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    Lincoln Puts Hooker in His Place.

    [Abraham Lincoln]: Possibly Unpublished Telegram to Joseph Hooker. Throughout the Civil War, misunderstandings developed between military commanders and President Lincoln. This was occasioned by various reassignments and promotions. Some generals saw fit to bypass the chain of command and report either directly to Secretary of War Stanton or the President. As a consequence, spats flared up which had to be sorted out by the Commander-in-Chief. Such a controversy occurred in the weeks before the pivotal Battle of Gettysburg when General Hooker sent reports to the President, rather than his immediate superior, General Halleck. Lincoln telegraphed Hooker on June 16, 1863 and also sent him a letter through Col. Dahlgren. These are duly noted in the Collected Works. This is a copy of a telegram from that date which may or may not have been sent, as it seems to be unrecorded. It is written on War Department letterhead and "time-stamped" 9:45 P.M. The President had been consulting with Stanton and Welles that evening. During that time, they were actively monitoring the advance of Confederate forces, seemingly headed towards Pennsylvania. We do not know who wrote the document. Of the three presidential secretaries, it most closely resembles the handwriting of William O. Stoddard, although we suspect it may have been dictated to Major Eckert in the War Department telegraph office. It reads, in full: "To remove all misunderstanding I now place you in the strict military relation to Genl Halleck of a commander of one of the armies, to the Genl in Chief of all the armies. I have not intended differently; but as it seems to be differently understood I shall direct him to give you orders, & you to obey them. A. Lincoln". There are stains from reinforcement stickers placed on the backside. It is docketed: "Lincoln A. Telegram to Genl Hooker. Executive Mansion June 16, 1863" (in the hand of John Hay, we believe). Lincoln was keenly interested in receiving input from all his commanders and liked to make suggestions. Keeping in character, he was self-deprecating and downplayed his modest contribution to war strategy.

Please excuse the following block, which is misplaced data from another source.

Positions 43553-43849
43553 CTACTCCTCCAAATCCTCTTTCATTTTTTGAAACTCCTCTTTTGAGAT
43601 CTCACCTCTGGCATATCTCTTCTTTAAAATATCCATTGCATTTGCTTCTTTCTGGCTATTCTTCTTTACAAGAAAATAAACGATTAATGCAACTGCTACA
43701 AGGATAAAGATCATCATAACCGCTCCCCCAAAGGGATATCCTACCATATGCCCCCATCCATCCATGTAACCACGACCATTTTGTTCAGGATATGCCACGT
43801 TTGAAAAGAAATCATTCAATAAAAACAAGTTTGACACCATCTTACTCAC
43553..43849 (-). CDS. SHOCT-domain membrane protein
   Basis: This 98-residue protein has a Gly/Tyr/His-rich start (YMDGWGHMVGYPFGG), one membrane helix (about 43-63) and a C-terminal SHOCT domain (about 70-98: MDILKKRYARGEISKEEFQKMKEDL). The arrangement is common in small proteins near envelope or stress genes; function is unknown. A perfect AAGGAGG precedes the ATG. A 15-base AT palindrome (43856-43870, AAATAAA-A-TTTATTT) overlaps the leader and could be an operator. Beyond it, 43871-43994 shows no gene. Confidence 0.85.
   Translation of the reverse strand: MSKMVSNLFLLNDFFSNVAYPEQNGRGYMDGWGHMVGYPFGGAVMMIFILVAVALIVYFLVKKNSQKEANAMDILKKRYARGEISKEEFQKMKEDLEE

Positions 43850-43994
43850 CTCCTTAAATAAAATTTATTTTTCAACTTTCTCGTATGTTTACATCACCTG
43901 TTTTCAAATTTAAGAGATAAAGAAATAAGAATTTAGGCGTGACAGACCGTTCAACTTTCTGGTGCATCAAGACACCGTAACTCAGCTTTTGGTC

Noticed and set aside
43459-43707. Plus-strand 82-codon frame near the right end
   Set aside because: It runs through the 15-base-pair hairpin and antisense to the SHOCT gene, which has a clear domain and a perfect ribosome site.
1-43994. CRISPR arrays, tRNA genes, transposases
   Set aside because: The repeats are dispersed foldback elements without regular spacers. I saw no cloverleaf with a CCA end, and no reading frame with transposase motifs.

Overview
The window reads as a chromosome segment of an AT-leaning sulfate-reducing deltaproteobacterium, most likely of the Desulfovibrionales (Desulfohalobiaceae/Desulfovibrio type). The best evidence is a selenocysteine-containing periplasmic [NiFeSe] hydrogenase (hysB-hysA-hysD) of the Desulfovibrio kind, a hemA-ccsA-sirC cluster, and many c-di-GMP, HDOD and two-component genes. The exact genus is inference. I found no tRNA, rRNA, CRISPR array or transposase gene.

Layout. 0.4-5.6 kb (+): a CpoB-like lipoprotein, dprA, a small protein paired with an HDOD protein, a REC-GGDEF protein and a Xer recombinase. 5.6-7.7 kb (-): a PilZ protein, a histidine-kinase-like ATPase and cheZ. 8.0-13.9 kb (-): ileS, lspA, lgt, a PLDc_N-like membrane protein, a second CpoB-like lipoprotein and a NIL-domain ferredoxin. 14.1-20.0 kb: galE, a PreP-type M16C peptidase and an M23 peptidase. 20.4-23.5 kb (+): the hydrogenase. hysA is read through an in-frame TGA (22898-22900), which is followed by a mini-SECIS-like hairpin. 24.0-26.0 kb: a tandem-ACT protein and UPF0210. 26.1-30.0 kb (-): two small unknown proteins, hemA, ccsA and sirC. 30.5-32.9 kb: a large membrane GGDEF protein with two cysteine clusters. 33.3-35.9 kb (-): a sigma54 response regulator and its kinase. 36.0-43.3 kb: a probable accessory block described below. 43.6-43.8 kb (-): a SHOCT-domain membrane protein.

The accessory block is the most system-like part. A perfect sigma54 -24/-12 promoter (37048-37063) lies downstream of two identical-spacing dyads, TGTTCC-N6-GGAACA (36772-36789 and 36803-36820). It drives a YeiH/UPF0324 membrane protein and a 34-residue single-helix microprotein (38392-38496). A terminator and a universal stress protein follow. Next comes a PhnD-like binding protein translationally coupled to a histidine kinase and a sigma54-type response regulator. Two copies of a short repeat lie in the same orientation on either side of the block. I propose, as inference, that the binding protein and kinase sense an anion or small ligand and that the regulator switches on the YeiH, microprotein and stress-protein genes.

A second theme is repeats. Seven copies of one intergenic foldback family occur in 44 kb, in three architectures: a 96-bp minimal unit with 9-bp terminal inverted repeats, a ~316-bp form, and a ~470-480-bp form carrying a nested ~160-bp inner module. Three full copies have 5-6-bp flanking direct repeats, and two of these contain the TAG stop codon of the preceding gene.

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    Auction Dates
    December, 2012
    11th-12th Tuesday-Wednesday
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